- Four corners with the top at least 1/16″ thick all the way across.
- Pieces are at least 24″ long.
- They are at least 1/2 thick (medium) and 3/4 thick (heavies) at the butts.
- They are 100% heartwood.
- They 100% edge grain.
They are not sold through any middle men to the roofer but will pround hail the grade and the name of the mill company crafting them. By and Large these are small generational shake and shingle mill companies usually located in the remote areas of western Washington with a keen sense of family tradition in relation to the product they craft. They have a fixed clientele of roofers that desire higher standards for their clients. Most have opted out of trade organizations due to their lowering standards, emphasis on higher volume, and hence a wider entrance door.
A side profile reveals a virtual perfect isosceles triangle.
The age old complaint “you just can’t get good wood anymore” applies only to those who don’t know where to get it (unfortunately this does not stop people from buying bundles of questionable lineage from a retailer).
Its’ ubiquitous use for so long however makes it easier to determine what properties that should be considered assets and those that are clear liabilities.
Detrimental Characteristics to avoid
- Less than 12 grains per inch.
- Grains veer off, are flat (bastard grain) or twist
- Has knots or knurled grain next to where a knot once was
- You can see light coming through the shingle/shake
- Top corners are missing or any portion across the top is missing.
- Less than 24” long
- They are less than ½” thick across all or part of the butt for mediums (3/4” for heavies)
- They are too close to the bark and manifest characteristics of branch growth
- The shake bolt was turned incorrectly to extract more wood from the same bolt of wood producing flat grain or “furry” wood.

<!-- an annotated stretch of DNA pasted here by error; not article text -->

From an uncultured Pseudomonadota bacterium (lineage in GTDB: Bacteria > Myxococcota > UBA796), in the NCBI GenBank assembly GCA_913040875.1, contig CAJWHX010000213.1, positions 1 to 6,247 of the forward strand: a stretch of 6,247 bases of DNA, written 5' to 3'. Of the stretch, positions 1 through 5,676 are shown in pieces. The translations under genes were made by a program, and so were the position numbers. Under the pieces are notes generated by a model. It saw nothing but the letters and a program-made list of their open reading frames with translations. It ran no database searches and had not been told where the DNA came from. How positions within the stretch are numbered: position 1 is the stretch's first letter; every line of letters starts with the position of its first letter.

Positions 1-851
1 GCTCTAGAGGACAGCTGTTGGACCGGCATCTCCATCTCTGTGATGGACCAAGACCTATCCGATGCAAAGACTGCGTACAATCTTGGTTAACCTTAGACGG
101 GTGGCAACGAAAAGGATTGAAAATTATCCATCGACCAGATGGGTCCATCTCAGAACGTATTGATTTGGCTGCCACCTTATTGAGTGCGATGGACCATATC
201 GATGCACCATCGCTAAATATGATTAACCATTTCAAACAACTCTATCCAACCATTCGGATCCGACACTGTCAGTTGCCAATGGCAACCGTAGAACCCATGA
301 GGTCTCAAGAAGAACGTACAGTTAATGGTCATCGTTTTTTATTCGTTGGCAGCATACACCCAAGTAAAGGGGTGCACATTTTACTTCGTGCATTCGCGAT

- They are usually sold through a simple or complex chain of middle men to the roofer. They usually have a very impressive label the mill company has purchased. Yes sadly when it comes to western red cedar shake and shingle genealogy, imposters are about as easily procured as the label on each bundle bearing the names of respectable institutions.
- A side profile reveals everything but a perfect isosceles triangle.
Our Philosophy on flashing quality used on pitched roofs orbits around this principle regarding manufactured roof coverings: “when a leak occurs it is at a penetration flashing or roof plane termination.“ On very rare occasions it will occur in the middle of a roof deck. Most roofs function well if installed properly but will be blind sighted early on in life because of inferior flashing components. In the following paragraphs we will detail the different flashings available, their functions and assets/liabilities as they relate to their composition.
Therefore, it makes sense to outline first the different kinds of metal available before their use is appropriated for a specific flashing detail. Your roof may have all or just some of these applications.
Metal Flashing is available in a plethora of variety and in varying thicknesses. Some of the most common types from least expensive to longest lasting are; galvanized, galvanized with a finish, aluminum, stainless, lead, and copper. The long-term viability of untreated semi-precious metals is well documented. Since raw steel simply rusts quickly it becomes necessary to bond an insulator to the metal from the elements. The first step is to galvanize.
Galvanized metal is the most economical metal available and has a short term service life usually inconsistent with the life expectancy of most roofing materials. When a finish is desired, oil is not applied to the galvanized sheet. Instead a finish is vacuum applied, baked on, or both.
Enamel is the most common choice of finish and will do an adequate job for most roofing material applications if handled properly. Unique research must be done here to ensure the paint selected and applied to the opposite side of the metal is not “seconds” as it will have an adverse reaction to the top finish of the previous metal piece it is stacked upon. This may or may not manifest itself immediately but will destroy the top finish exposing raw steel to the elements. More than one contractor has learned the hard way to insist all the way to the source or change to a vendor more conscientious. Given this finish will wear well with most roof covering systems; it is a real decent value.
Patented Finishes. Most higher quality finishes contain some combination of vinyl and polyester and are applied to sheet goods at 24 gauge or thicker. Different coating manufactures have different application methods and chemical compositions they have patented. Depending on the application method these finishes generally have a long service life.